GMC Report into Doctor Deaths

GMC Report into Doctor Deaths While Under Investigation: a cautious welcome

Doctors’ Association UK (DAUK) is extremely concerned at the number of suicides revealed by the GMC Report into deaths of doctors while under investigation for their practice (Supporting vulnerable doctors. Report on doctors who have died while under investigation or during a period of monitoring) but calls for investigations to be done as swiftly as due diligence and thoroughness will allow. 

The report states that over the 3-year period (1 Jan 2018 – 31 Dec 2020) 29 doctors died while under GMC investigation or monitoring. Twenty of these were from natural causes, five were confirmed as suicide. 

DAUK recognises the importance of maintaining the highest professional standards and welcomes the transparency shown as well as the commitment to publish this data every three years by the GMC. Inevitably, the process of GMC investigation can cause the worst stress in a doctor’s career and damage both their physical and mental wellbeing. We remain concerned about the length of time these investigations take – we have heard cases where this has been in excess of 2 years. Quite often it is then difficult for people under investigations to find any employment. If they are from overseas, they also run the risk of their visa running out if they cannot find employment in that time.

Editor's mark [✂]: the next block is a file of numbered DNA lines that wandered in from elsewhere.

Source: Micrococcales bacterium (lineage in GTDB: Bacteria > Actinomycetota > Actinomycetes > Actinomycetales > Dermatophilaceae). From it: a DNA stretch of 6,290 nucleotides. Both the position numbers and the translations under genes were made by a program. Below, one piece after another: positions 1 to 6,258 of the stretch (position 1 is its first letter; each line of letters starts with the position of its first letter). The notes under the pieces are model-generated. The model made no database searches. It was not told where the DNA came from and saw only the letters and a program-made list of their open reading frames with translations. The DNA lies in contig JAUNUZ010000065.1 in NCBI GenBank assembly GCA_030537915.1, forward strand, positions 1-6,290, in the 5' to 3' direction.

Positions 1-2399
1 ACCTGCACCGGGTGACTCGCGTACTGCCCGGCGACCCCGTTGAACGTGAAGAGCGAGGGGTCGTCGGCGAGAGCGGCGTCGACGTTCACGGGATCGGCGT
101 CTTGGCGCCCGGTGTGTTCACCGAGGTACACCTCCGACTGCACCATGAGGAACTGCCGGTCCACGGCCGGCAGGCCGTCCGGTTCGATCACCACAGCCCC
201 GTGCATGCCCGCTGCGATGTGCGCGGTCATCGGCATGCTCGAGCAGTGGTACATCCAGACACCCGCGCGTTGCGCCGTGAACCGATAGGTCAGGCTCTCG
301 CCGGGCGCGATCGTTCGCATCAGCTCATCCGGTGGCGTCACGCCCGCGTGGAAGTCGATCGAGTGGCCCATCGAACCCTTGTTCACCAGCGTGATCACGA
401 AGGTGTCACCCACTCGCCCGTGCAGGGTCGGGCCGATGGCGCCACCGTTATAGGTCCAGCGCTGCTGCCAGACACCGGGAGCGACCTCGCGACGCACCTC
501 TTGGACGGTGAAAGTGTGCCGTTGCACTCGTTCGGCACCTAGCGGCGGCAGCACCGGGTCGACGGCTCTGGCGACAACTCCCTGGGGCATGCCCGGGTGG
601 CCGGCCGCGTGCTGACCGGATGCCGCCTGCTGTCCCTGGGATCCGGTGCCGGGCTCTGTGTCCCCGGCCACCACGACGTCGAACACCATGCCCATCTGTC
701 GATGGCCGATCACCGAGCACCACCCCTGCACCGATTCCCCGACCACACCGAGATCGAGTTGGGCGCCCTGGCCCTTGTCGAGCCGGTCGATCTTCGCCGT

GP Dr Liz Croton, a member of DAUK’s GP Committee, said:

‘DAUK has supported a number of doctors undergoing GMC investigation over the years. We are aware of how distressing this process is for individuals and their families. We welcome this report from the GMC and we would support any process that aims to learn from these tragic events to better support doctors undergoing investigation.”

DAUK Chair Dr Jenny Vaughan said: 

“Investigations have to be thorough –  but so does the need to ensure the psychological wellbeing of the doctor under investigation. The tragedy of someone taking their own life is a devastating event and must be avoided, as far as possible. Urgent legislative reform is needed as this should allow greater flexibility to resolve concerns more quickly.  Publishing these findings is a positive step forward. The government should ensure reform of the GMC and its Fitness to Practice procedures is brought forward as a top priority.”

See our press release.